1/5 of Dot-Com Startups Failed

Discussion in 'Current Events' started by arn, Sep 20, 2002.

  1. arn macrumors god


    Staff Member

    Apr 9, 2001

    Nearly one in five start-ups backed with venture capital at the peak of the Internet boom went out of business before first-stage investors could sell their shares, costing them billions of dollars, according to a study released Thursday.

    Some 22 percent of 1,842 start-ups financed by venture capitalists in 1999 have gone under, compared with an average of 15 percent failure rate for venture-backed companies started over the prior seven years, according to the report by research firm VentureOne.

    Actually... 22% isn't that bad compared to the 15% - which is apparently the "routine" in VC.
  2. drastik macrumors 6502a


    Apr 10, 2002
    As an interesting side note, I read in Harpers this month that a guy in Philly has been given a $350,000 grant to collect and publish, via web, the business plans of all the failed dot-coms he can dig up.

    Also read that back in 96, greenspan warned of "irattional exuberance in the stock market" when it hit highs of aroung 6400.
  3. Mr. Anderson Moderator emeritus

    Mr. Anderson

    Nov 1, 2001
    Re: 1/5 of Dot-Com Startups Failed

    interesting - but what made it a boom was that there were so many start ups - so overall the amount of money lost was probably much more.
  4. sparkleytone macrumors 68020


    Oct 28, 2001
    Greensboro, NC
    looking at those numbers, thats really not all that bad. the fact that 78% of .com startups are staying in business is still absolutely ridiculously high compared to your average business.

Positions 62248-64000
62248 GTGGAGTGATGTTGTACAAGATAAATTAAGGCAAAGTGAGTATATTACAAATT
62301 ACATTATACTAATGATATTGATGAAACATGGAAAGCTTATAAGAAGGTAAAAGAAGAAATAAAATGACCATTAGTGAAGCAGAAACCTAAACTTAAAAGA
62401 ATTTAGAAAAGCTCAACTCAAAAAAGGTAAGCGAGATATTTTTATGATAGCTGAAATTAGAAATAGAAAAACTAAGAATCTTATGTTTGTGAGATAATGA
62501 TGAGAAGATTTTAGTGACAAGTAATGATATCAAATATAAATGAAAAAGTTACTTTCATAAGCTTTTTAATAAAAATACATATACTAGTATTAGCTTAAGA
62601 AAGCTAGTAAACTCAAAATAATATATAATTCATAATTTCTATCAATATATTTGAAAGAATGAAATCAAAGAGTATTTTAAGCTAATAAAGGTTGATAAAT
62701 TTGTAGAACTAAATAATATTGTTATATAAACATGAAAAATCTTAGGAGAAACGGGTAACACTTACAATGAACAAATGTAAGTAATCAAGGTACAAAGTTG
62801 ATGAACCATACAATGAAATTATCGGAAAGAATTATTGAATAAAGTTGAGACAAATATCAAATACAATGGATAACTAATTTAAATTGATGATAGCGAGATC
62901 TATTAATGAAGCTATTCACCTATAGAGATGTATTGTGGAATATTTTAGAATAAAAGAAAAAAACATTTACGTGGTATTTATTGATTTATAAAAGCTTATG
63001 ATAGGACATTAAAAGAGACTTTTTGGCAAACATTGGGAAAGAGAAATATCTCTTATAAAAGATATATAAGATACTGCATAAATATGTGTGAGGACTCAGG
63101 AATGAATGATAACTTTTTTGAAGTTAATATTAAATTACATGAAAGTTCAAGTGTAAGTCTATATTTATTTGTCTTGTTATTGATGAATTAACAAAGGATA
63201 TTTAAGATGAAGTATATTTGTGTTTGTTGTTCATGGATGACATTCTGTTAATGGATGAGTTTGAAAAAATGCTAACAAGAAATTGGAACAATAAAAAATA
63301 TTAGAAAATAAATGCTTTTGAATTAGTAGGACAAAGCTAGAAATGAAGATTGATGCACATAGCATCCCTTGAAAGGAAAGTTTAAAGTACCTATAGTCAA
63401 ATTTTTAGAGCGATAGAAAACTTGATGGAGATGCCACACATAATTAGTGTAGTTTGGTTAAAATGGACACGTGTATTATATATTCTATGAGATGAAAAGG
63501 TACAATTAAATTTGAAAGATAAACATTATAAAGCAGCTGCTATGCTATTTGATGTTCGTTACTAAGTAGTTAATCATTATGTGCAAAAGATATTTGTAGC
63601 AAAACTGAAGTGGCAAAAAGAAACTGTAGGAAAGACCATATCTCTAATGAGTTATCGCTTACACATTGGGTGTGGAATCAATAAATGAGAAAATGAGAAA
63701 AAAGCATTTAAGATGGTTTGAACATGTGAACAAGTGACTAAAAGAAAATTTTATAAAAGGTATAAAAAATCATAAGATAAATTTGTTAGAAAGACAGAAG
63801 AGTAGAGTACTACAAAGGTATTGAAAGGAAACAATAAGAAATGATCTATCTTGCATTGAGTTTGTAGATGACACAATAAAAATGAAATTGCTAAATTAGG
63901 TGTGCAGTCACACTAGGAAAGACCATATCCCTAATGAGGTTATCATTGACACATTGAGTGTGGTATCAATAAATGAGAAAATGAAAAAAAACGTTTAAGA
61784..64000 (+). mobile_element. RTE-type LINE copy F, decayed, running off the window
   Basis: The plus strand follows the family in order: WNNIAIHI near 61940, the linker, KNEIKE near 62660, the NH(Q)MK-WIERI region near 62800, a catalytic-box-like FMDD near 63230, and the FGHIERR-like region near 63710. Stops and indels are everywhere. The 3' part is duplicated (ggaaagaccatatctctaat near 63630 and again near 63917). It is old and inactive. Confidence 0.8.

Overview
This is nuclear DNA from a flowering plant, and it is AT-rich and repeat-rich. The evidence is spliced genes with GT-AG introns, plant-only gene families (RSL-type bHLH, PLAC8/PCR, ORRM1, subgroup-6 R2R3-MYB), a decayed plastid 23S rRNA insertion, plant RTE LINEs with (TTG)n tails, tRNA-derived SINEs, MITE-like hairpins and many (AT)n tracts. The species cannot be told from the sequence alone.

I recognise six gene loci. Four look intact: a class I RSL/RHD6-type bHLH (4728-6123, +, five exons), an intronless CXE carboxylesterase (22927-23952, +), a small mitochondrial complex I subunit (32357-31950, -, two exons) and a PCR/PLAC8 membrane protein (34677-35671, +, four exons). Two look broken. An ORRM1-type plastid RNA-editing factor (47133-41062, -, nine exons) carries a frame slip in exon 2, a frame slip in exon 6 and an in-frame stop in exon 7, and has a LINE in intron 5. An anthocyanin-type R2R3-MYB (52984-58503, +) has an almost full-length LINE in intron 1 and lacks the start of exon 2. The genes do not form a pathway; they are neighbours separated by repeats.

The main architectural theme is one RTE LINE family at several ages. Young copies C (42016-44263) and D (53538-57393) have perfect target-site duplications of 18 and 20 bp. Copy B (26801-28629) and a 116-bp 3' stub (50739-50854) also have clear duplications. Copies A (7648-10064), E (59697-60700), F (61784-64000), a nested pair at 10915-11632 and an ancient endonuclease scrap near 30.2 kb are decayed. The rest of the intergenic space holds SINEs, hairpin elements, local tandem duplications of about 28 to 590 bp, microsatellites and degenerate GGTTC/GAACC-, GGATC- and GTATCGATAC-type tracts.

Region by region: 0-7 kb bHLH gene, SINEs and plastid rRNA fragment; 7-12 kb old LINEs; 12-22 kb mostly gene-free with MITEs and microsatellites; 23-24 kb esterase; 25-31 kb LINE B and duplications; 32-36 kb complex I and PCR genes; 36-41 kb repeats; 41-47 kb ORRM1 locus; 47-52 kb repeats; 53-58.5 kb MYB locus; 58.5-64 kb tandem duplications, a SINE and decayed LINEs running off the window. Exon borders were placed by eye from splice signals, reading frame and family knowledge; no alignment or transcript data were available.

the fact that my father has created himself a successful business as a contractor is a not so common thing, yet would be expected if he was offering online services. wierd.
  5. Gelfin macrumors 68020


    Sep 18, 2001
    Denver, CO
    Re: 1/5 of Dot-Com Startups Failed

    But the difference is that the VC concerns sunk far more money into the dot coms than into earlier startups. If you're going to play for higher stakes, you don't want the house to suddenly worsen your odds.

    Besides which, VCs expect their dollars to have an enormous effect on the survivability of a company. The overall rate for all small businesses is that something like 4 in 5 fail within the first five years. If VC investment lowers that rate to a mere 15%, that makes them pretty much the primary indicator of whether young companies float or sink. For the VCs' failure rate to suddenly go up 50% on some very large investments actually is very bad from their perspective.
  6. rainman::|:| macrumors 603


    Feb 2, 2002
    i'm actually quite stunned... i had always imagined something like 1 in 20 startup companies actually made it through the crash... i guess the bombs just made bigger news...

    i'm still not likely to become an internet venture capitalist anytime soon :)


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